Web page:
Australia records first ‘flurona’ death – so how dangerous is it?

·News Reporter
·3-min read

An elderly woman has become Australia’s first known victim of ‘flurona,’ after catching both Covid-19 and the flu at the same time.

The woman from Victoria was in her 90s and unvaccinated when she became unwell before passing away in January.

She is one of six people in the state to contract both diseases.

All of the other cases were aged between 18 and 64, and vaccinated for Covid.

Empty beds on a hospital ward.
A woman in her 90s has died after contracting both Covid-19 and the flu. Source: Getty Images

Experts debate the dangers of 'flurona'

As temperatures begin to plummet — with a cold front due to sweep southern Australia from Thursday — there are fears the flu will wreak havoc on a population largely protected from the virus over the past two years due to Covid prevention measures.

“Flurona is quite significant and we know it greatly increases the chance of all the serious outcomes from either infection,” the University of Queensland’s infectious diseases expert Professor Paul Griffin told Sunrise.

“So you’re much more likely to end up in hospital, and much more likely to have those serious consequences.”

But not all experts agree.

A woman blows her nose into a tissue (left) and Covid molecules under a microscope (right).
Catching Covid and the flu at the same time could increase your risk of being hospitalised. Source: Getty

Professor Peter Collignon, an infectious diseases physician and microbiologist from the Australian National University, dismissed the hype as incorrect.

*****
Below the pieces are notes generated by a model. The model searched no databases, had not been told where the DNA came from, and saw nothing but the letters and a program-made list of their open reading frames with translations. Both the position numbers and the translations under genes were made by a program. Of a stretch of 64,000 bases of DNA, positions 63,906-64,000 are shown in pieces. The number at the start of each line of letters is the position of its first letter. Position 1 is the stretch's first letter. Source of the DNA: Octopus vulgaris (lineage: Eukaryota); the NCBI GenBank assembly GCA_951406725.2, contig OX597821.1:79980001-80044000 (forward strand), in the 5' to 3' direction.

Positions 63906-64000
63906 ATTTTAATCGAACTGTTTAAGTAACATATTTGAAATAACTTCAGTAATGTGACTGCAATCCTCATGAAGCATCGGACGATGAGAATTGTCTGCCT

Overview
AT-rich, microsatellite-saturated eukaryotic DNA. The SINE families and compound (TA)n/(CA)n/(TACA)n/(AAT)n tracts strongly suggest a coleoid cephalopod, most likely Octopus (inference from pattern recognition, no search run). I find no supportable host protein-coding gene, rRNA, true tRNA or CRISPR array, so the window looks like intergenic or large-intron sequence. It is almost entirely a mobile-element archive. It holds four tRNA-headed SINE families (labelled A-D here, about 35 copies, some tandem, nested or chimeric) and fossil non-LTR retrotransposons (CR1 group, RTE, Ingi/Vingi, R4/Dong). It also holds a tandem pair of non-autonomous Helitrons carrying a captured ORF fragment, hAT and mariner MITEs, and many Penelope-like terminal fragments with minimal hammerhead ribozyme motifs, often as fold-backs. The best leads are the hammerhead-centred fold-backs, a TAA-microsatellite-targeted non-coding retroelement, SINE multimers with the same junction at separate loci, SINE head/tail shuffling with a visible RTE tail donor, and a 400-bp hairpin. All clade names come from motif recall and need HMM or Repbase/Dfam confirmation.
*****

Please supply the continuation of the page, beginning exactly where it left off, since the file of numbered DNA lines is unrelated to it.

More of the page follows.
“There’s yet another colourful addition to the pandemic lexicon — “flurona” — but it doesn’t refer to a new variant or even a new condition,” he Tweeted on Thursday.

“The two diseases do not combine to make some hybrid form of either virus.”

“Flurona is a fearmongering misnomer.”

Yahoo US medical contributor Dr Lucy McBride says it's pretty uncommon to get two viruses at the same time.

"It's like lightning striking twice, but it's certainly possible that coronavirus and flu could mix," she told Yahoo News US.

"The key is to get vaccinated for both."

Push continues for vaccinations

As talk continues over how serious the threat of contracting both viruses really is, it’s promoted fresh warnings for Australians to get the flu jab and make sure their Covid vaccinations are up to date.

“By getting vaccinated against both highly contagious infections, you’re not only protecting yourself and those around you, but you’re also helping to ease pressure on our health system,” a spokesperson from the Victoria Health Department said.

A woman wearing a mask receives an injection.
Health authorities are urging Australians to make sure their vaccinations are up to date. Source: Getty

While Omicron cases have plateaued, the country’s Chief Medical Officer Paul Kelly previously warned of another outbreak.

“Every June since 2020, there has been a wave of Covid in Australia and other southern hemisphere countries.”

“With two years of no flu [due to Covid measures], we will probably have [a flu season] and we are prepared for all eventualities.”

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